Unus Annus: Born to Die

How a YouTube experiment restored my faith in the possibilities of content creation.

Why am I writing about a YouTube channel that no longer exists? Pointless, right?

For several people, everything about Unus Annus seemed futile. Created by Mark Fischbach (AKA ‘Markiplier’) and Ethan Nestor (AKA ‘CrankGameplays’), the idea was to upload one daily video for exactly one year, before deleting all content entirely. In collaboration with Mark’s girlfriend, Amy, and a brilliant team of editors, Mark and Ethan were able to consistently produce original, wacky and impressive ideas, often putting themselves out of their comfort zones in the process. They got pepper sprayed, learned the art of mime, did life drawings of each other: nothing was out of bounds. All that effort culminated in a final livestream (or ‘deathstream’) on Friday 13th November, where the pair reflected on their year before deleting the channel for good.

Erasing such hard work might have been senseless if Unus Annus hadn’t told an important story, the story we all tell: that life is finite. Morbid as it may seem, Mark and Ethan used the facts of existence to motivate their viewers to ‘make the most out of every single second, because we will never get a single second back.’ That’s about as universal a message as you can find on YouTube, a platform that increasingly rewards those who shout the loudest and flash their cash the hardest. By contrast, Unus Annus marked a refreshing change of pace that resonated with over 4 million subscribers, myself included.

As grand as it sounds, I felt a connection when watching Unus Annus that I have not experienced before with a YouTube project. I was conscious of wanting to see every video, aware that I would not get another chance. When Friday 13th rolled around, I genuinely felt anxious – not for any superstitious reasons, but because, in a matter of hours, the channel would be gone. Somehow, despite the incessant ticking of the countdown clock, I still hoped that it might not happen. But why did I care so much?

Gone but not forgotten – the YouTube message confirming the deletion of Unus Annus

The answer lies in the fact that fun, original and authentic content seems so rare on YouTube – of course it exists, but it’s so hard to find without wading through the mess of late-night talk shows and entitled influencers. With Unus Annus, I could press play in the knowledge that I’d be watching something new and genuinely entertaining. It would have been so easy for Mark and Ethan to churn out low-effort, repetitive videos, especially when their ambitious plans were interrupted by the pandemic, but they overcame even this creative challenge and used it to innovate. The experience was made even more enjoyable by the pair’s true friendship and chemistry – in one of the channel’s final videos, Mark and Ethan openly aired grievances and praised each other, a level of respect that the on-screen and off-screen worlds could greatly benefit from.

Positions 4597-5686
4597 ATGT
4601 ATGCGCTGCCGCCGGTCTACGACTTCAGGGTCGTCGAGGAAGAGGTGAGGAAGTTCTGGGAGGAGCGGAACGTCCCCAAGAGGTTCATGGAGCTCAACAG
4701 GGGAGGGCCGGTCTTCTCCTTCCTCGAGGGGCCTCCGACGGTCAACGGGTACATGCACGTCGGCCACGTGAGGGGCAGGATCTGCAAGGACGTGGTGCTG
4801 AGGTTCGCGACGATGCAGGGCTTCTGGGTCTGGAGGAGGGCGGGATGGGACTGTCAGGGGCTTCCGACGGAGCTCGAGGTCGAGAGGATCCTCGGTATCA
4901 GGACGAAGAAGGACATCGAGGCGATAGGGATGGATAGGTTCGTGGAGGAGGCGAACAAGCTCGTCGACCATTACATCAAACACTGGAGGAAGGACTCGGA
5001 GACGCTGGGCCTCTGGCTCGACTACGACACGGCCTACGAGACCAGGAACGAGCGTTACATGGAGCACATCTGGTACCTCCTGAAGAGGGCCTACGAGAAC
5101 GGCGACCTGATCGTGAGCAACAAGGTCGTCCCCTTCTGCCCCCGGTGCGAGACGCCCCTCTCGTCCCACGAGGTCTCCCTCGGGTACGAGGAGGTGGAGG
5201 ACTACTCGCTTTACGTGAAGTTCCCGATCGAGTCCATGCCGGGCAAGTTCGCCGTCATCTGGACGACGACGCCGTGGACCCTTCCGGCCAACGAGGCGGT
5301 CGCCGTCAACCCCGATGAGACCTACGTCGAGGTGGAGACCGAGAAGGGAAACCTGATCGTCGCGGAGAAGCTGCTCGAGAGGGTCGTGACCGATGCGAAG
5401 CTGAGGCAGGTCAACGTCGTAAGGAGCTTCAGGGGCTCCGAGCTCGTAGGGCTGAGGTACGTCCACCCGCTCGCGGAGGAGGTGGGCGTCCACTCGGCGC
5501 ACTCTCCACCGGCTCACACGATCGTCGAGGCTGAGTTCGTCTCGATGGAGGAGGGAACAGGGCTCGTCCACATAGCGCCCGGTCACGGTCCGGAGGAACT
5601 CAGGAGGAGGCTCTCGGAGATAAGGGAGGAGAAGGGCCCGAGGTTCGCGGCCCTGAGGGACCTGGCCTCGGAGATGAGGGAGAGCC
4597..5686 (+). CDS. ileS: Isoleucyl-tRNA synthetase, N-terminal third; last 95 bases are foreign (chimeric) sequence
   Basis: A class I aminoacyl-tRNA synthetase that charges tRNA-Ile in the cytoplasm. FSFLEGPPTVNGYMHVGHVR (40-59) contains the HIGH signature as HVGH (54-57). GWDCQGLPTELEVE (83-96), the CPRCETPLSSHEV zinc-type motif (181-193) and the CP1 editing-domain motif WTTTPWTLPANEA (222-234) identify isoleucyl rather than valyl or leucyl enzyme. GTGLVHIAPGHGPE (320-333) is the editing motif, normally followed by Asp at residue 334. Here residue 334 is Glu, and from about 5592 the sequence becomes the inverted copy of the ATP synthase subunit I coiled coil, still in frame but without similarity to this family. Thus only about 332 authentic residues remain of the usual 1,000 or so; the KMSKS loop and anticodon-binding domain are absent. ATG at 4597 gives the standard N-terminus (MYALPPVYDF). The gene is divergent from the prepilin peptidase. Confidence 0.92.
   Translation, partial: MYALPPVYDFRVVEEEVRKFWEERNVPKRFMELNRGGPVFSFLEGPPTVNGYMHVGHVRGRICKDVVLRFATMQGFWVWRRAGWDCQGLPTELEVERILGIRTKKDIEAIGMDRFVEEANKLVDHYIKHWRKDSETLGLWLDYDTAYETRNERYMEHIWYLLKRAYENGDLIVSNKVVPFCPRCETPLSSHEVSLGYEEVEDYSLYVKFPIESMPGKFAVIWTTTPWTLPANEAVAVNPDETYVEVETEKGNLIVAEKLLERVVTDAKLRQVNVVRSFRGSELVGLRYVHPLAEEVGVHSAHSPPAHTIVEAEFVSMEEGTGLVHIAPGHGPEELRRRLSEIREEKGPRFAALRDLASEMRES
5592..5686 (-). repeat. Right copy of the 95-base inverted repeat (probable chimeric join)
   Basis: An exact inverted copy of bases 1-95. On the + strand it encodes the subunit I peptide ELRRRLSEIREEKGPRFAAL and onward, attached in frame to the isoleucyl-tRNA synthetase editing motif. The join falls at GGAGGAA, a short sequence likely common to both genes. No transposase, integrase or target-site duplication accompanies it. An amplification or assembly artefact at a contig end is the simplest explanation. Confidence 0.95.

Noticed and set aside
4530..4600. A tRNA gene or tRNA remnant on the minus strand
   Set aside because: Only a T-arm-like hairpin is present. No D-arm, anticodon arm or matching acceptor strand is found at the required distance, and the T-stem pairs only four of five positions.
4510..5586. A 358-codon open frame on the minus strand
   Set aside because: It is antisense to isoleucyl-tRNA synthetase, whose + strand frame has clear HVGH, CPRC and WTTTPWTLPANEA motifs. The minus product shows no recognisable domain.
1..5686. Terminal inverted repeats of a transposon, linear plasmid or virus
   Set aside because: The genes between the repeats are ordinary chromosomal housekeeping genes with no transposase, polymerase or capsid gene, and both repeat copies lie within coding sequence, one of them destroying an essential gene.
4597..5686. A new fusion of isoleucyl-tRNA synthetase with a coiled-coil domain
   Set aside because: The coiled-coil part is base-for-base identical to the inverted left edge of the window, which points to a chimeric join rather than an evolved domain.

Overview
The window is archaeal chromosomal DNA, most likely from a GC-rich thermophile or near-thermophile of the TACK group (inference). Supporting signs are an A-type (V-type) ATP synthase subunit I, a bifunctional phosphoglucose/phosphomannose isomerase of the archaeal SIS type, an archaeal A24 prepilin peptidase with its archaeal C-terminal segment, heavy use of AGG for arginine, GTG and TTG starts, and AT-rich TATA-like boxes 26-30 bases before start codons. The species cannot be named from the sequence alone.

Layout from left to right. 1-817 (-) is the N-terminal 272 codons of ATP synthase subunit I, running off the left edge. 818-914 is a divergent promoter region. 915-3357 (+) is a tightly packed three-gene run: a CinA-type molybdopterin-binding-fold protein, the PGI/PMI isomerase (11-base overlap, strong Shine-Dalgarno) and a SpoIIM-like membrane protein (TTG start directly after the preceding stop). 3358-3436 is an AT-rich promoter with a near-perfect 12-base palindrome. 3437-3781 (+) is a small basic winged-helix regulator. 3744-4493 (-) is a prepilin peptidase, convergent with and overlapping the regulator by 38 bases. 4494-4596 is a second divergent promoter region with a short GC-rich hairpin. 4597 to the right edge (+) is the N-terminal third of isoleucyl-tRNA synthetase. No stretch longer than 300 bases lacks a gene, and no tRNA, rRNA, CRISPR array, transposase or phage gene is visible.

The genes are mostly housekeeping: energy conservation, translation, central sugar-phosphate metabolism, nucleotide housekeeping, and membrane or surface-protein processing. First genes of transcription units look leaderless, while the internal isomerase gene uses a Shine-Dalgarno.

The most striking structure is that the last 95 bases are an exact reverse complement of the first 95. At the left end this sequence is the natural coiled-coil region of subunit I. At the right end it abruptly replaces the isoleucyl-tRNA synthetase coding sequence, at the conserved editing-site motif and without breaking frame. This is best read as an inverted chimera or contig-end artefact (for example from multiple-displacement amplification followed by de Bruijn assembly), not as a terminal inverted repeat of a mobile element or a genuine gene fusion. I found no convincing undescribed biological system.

It’s clear, then, why this project had such an effect on me and millions of others – but what about the impact on its creators? Both Mark and Ethan uploaded individual videos on their separate channels reflecting on the ending of Unus Annus, and their feelings seemed as complex as those of their audience. For Mark, the more experienced YouTuber (who I’ve been following for many years), deleting the channel brought a sense of immense relief after 365 days of hard graft. But the process also reignited his passion for content creation, just as watching it had got me excited about the possibilities of video-making again. Ethan’s response was more openly emotional, acknowledging that Unus Annus had shown him his capabilities and inspired him to make bigger and better things in future. Check out their responses in full below:

Mark ‘Markiplier’ Fischbach’s final thoughts on Unus Annus.
Ethan ‘CrankGameplays’ Nestor’s reflections on the end of the channel.

So, there you have it – my take on Unus Annus, the YouTube experiment that exposed the temporary nature of our lives and taught us to savour them. If, after reading this post, you feel like you’ve missed out on something special, then you’re close to grasping the point that Mark and Ethan succeeded in getting across. Unus Annus teaches us that there’s always things in life we’re going to miss out on, so we should grasp every opportunity that we can. And while that sentiment may be hard to appreciate while we’re stuck in lockdown, it doesn’t make it any less true.

You might, for example, be inspired to follow in the pair’s footsteps and start a YouTube project of your own. As Mark himself admitted, anyone could have made an Unus Annus channel, destined to last for only a year – indeed, I don’t doubt that others will try in future. But Mark also affirmed that such a channel would have an entirely different experience from his and Ethan’s experiment, just like my viewing experience will not match anyone else’s. No matter what comes after (and regardless of some sneaky re-uploaders), Unus Annus will remain an entirely unique experience – even if, or especially because, its importance wasn’t truly appreciated until after it was gone.

Featured image copyright Fanbyte.

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